It is hard to overstate the effect on the U.S. economy if the Court were to find in the petitioners' favor. The EPA would be forced to set acceptable carbon dioxide levels nationwide along the lines of the National Ambient Air Quality Standards program, which currently sets such standards at the state level. By enforcing compliance nationwide, the EPA would have to set controls on all those activities that produce carbon dioxide, most notably electricity generation and transportation.
In effect, the Supreme Court would be enacting the Kyoto Protocol, which limits greenhouse gas emissions, and has never been ratified by the Senate. Yet the EPA could well find itself compelled to impose stricter limits than Kyoto. Even the Protocol's supporters admit it will do little to reduce global warming (averting at most 0.7 degrees Celsius of warming by 2050). Yet the cost of Kyoto alone to the economy could be around $150 billion annually. Stricter emissions controls designed to avert more warming would cost far more.
There is another problem. Carbon dioxide is "well mixed" in the atmosphere, meaning that other countries' emissions affect the atmosphere over the United States. If other countries, such as fast-growing China and India, continue to emit large amounts of CO2, the entire U.S. could be in violation of the new standards even if emissions were reduced to zero.
Ironically, Congress has repeatedly considered and rejected controls
on greenhouse gas emissions. For the Supreme Court to rule that Congress
intended to control such emissions when it passed the Clean Air Act would
require judicial activism of the highest order. For the sake of the economy
and out of respect for the Legislative Branch, the Court should reject
Iain Murray is a senior fellow at the Competitive Enterprise Institute.
For weeks now, I've had an open tab in Firefox with Rep. Henry Waxman's Safe Climate Act languishing in it, waiting for my loving bloggy ministrations.
Today, I finally had a look, and -- this is a more powerful and more sensible plan that the one Kerry described yesterday. The main reason, in my view, is not so much the stronger ultimate target (80% vs. 65% below 2000 emissions by the year 2050) but the incrementalism -- precisely the problem ffletcher identified. Here's the capsule version of the plan:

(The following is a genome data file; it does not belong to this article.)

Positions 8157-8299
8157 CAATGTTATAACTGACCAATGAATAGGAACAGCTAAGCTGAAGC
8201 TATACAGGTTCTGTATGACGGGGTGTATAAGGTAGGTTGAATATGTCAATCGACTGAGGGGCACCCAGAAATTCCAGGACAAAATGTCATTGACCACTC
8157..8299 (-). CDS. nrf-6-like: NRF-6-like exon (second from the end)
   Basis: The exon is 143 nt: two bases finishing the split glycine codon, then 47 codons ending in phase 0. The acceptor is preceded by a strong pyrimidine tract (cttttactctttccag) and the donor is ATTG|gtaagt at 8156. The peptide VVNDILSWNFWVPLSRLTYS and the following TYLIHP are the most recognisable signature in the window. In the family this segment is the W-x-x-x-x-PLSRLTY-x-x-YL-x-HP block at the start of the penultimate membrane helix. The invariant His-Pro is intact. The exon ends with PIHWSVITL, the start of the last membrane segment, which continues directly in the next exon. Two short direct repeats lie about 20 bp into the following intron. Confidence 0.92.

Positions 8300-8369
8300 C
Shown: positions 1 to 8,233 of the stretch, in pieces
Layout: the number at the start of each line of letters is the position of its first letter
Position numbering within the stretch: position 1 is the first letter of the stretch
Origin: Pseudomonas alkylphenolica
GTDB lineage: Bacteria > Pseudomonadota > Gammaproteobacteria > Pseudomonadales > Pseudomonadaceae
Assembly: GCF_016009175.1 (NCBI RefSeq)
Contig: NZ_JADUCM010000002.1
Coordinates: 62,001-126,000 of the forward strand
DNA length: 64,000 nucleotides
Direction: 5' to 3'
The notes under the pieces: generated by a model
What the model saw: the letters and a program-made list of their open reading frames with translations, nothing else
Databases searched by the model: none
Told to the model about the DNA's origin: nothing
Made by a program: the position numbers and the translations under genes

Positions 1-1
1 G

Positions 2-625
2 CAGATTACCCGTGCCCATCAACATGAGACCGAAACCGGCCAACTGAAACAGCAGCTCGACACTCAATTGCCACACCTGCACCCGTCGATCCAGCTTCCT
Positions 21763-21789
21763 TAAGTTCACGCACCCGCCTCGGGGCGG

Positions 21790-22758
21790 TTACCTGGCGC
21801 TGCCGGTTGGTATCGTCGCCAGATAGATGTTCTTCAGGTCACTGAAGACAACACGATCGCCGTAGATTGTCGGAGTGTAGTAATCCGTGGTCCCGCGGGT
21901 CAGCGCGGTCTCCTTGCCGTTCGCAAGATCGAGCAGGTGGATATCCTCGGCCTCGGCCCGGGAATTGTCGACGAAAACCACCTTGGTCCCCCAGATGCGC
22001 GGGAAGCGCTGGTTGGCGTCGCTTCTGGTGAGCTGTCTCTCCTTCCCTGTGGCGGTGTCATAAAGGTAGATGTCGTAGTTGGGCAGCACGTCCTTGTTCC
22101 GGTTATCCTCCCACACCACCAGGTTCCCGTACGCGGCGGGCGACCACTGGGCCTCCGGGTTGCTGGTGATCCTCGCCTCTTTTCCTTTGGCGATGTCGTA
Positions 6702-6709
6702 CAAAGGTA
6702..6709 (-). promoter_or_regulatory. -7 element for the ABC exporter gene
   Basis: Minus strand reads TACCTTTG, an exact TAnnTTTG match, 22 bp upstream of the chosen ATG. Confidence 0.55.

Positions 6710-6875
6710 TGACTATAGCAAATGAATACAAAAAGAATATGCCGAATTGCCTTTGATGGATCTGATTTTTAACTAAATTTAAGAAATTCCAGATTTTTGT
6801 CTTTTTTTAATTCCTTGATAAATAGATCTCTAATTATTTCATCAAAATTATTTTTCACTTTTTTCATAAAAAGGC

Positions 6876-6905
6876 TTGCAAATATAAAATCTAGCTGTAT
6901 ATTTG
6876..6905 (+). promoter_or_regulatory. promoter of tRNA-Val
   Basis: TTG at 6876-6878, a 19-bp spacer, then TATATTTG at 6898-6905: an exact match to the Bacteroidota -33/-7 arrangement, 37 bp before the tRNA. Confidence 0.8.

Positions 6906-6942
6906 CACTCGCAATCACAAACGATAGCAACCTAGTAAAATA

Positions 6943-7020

* Science tells us that we face a grave risk of irreversible and devastating
global warming if global temperatures increase by more than 3.6°F.
Here's how the targets will work:
The Safe Climate Act (H.R. 5642) freezes U.S. greenhouse gas emissions in 2010, at the 2009 levels. Beginning in 2011, it cuts emissions by roughly 2% per year, reaching 1990 emissions levels by 2020. After 2020, it cuts emissions by roughly 5% per year. By 2050, emissions will be 80% lower than in 1990.
The great benefit of incremental targets -- as aptly described in this Worldchanging post -- is that they are predictable. They call for steady work and stable programs; they allow no procrastination and last-minute band-aids.
Waxman seems to have really bright people on his staff. Kerry's speech and his plan have a bit of posturing and showmanship about them, but Waxman's is carefully and structurally sound, down to the details (check out the stuff about national energy-efficiency and renewable-energy standards). You can read a detailed description of the plan here or the full text here (PDF). I also highly recommend Waxman's statement.